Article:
(Even if we open 1,000 vaccination sites, we cannot speed up vaccinations because we don't have millions of jabs. The important thing is, when the national government delivers vaccines, we exhaust the supply.)

“Nakita ko iyong infographic ’nyo. To be honest, hindi naman talaga fair or accurate iyong pinost ’nyo.” he added. “Kung ige-grade ’nyo kami o ige-gauge ’nyo kami o ira-rank ’nyo kami based on something we can control, that is fair game.”

(I saw your infographic. To be honest, what you posted was not accurate or fair. If you will grade, gauge, or rank us based on something we can control, that is fair game.)

Rappler's tracker is based on vaccination numbers that the LGUs themselves provide. It also does not “grade” LGUs, as the tracker only shows how many have been vaccinated per 100 people in a locality. Other outlets like Our World in Data also use the likes of the per-100-people measurement, so that areas with different populations can be fairly compared with each other.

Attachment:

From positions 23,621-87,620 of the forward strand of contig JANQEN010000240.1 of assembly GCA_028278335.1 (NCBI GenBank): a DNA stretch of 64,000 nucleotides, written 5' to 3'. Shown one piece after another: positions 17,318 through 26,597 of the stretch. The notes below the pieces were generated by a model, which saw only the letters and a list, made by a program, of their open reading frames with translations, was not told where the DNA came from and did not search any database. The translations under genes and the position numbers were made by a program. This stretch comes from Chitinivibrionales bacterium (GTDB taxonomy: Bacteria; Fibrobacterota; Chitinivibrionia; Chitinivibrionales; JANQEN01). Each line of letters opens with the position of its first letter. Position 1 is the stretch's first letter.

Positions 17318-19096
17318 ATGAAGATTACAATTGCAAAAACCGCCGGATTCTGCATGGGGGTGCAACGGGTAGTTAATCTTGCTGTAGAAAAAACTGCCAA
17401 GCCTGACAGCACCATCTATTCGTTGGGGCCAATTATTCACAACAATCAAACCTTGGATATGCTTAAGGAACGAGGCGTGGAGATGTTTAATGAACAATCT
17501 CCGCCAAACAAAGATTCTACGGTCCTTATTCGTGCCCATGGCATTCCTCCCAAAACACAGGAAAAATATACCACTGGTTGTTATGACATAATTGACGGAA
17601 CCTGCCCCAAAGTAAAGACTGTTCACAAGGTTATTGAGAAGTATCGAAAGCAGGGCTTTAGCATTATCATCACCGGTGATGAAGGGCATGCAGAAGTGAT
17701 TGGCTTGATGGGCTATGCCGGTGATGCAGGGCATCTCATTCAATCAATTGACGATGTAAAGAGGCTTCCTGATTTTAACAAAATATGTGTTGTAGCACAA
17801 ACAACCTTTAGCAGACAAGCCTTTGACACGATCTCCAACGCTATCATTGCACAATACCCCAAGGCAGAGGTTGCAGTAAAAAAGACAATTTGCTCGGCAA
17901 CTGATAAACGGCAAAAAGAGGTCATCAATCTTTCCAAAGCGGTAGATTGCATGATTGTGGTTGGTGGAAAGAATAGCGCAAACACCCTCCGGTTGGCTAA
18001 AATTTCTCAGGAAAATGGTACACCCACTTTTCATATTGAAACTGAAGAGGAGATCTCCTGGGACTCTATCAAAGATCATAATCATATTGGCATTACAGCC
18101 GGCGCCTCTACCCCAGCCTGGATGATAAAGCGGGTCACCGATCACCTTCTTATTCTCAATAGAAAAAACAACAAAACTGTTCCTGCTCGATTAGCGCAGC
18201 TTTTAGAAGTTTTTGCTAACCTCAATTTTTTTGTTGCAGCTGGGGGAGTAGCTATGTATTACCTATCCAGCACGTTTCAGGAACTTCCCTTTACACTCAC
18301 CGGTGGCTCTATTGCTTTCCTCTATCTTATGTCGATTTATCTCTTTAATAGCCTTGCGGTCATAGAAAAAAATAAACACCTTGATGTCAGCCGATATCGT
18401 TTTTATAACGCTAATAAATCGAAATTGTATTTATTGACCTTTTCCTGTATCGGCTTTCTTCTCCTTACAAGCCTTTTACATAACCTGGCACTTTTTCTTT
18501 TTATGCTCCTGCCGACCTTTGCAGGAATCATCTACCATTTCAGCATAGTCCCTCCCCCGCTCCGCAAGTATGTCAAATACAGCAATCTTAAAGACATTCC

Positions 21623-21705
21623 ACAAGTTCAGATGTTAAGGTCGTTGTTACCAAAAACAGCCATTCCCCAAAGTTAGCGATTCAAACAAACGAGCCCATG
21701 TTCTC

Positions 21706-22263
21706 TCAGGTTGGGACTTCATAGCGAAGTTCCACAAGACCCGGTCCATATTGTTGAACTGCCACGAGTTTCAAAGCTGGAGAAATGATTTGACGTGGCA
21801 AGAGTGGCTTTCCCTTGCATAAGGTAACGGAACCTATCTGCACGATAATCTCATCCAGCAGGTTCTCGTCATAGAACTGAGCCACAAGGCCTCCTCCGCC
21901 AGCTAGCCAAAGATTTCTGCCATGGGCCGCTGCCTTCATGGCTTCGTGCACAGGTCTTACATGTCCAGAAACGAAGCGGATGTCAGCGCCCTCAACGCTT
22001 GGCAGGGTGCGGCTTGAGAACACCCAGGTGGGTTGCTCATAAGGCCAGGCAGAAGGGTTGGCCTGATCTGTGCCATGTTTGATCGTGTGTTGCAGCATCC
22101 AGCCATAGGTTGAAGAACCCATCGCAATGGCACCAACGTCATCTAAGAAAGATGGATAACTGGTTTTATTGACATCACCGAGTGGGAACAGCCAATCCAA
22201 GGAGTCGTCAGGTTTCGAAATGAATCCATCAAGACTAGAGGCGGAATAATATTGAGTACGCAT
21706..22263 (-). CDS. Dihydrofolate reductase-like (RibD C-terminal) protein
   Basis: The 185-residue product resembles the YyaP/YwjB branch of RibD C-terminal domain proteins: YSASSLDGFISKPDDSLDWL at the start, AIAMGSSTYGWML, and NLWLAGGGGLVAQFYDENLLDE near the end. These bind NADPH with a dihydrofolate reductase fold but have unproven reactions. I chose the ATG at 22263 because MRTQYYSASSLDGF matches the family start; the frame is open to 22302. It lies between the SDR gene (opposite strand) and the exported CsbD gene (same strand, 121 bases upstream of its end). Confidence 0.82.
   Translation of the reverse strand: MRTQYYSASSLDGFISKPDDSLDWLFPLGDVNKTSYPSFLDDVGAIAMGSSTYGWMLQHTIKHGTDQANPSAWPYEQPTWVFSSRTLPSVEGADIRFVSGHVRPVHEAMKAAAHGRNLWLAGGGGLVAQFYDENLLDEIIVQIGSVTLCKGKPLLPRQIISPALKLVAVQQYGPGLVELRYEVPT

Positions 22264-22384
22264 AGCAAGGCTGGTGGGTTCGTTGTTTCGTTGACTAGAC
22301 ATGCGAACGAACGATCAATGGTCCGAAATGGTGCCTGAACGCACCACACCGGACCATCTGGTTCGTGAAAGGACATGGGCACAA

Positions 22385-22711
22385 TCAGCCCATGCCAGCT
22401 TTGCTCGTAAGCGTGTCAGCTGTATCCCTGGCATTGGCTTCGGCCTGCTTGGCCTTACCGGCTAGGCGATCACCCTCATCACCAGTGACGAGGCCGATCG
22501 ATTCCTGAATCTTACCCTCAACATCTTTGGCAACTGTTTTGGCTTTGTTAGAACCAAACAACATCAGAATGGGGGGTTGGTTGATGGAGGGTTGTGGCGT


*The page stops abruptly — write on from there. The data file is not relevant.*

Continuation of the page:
Sotto, however, said his city had no complaints about the amount of vaccines delivered to his LGU.

“[The national government] sees the big picture, so we trust their judgement. From what I’ve seen, they’ve been very fair,” he said.

4. Vaccine hesitancy, brand preference

The unwillingness of some people to get vaccinated is not unique to one LGU, but some cities pinpoint certain nuances that could complicate their efforts.

In Caloocan, Basa believes that attitudes toward the vaccine differ between their two districts due to implications caused by the geographical divide.

“The north, rural area, which is District 1, used to lag behind the south, urban area, which is District 2. Vaccine doses are always exhausted in the south due to high demand from adults and seniors,” Basa said in Filipino.  She guessed it’s because senior citizens in rural areas were more conservative.

“But District 1 has caught up in the past couple of months,” she added, attributing the development to the mayor’s efforts to follow up with barangays on their promised targets.

In Malabon, brand preference by vaccine recipients stemmed from factors that were not black and white.

“Seamen and other overseas workers plead to be vaccinated using Western brands like Pfizer and Moderna because they need it to be able to work,” Padua said.